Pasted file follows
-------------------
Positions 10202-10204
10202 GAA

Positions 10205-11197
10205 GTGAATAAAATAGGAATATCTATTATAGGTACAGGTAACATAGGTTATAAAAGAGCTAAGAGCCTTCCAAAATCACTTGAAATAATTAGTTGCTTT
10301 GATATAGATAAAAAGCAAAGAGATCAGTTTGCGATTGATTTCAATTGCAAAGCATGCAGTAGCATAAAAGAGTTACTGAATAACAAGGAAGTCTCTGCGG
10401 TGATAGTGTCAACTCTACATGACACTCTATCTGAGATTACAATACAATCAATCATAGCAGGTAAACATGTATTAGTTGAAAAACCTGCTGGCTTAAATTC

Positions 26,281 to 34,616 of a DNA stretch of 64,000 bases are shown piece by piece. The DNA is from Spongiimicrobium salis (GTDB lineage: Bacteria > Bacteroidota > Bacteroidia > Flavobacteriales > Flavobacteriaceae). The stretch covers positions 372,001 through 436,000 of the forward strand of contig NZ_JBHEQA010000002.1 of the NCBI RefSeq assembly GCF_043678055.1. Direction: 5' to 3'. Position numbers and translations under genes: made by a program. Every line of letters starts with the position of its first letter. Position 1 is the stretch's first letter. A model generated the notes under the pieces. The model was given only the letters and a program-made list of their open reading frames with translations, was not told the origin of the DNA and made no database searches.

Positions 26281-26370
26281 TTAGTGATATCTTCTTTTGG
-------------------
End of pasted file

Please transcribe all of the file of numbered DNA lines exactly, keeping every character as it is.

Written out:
Positions 10202-10204
10202 GAA

Positions 10205-11197
10205 GTGAATAAAATAGGAATATCTATTATAGGTACAGGTAACATAGGTTATAAAAGAGCTAAGAGCCTTCCAAAATCACTTGAAATAATTAGTTGCTTT
10301 GATATAGATAAAAAGCAAAGAGATCAGTTTGCGATTGATTTCAATTGCAAAGCATGCAGTAGCATAAAAGAGTTACTGAATAACAAGGAAGTCTCTGCGG
10401 TGATAGTGTCAACTCTACATGACACTCTATCTGAGATTACAATACAATCAATCATAGCAGGTAAACATGTATTAGTTGAAAAACCTGCTGGCTTAAATTC

Positions 26,281 to 34,616 of a DNA stretch of 64,000 bases are shown piece by piece. The DNA is from Spongiimicrobium salis (GTDB lineage: Bacteria > Bacteroidota > Bacteroidia > Flavobacteriales > Flavobacteriaceae). The stretch covers positions 372,001 through 436,000 of the forward strand of contig NZ_JBHEQA010000002.1 of the NCBI RefSeq assembly GCF_043678055.1. Direction: 5' to 3'. Position numbers and translations under genes: made by a program. Every line of letters starts with the position of its first letter. Position 1 is the stretch's first letter. A model generated the notes under the pieces. The model was given only the letters and a program-made list of their open reading frames with translations, was not told the origin of the DNA and made no database searches.

Positions 26281-26370
26281 TTAGTGATATCTTCTTTTGG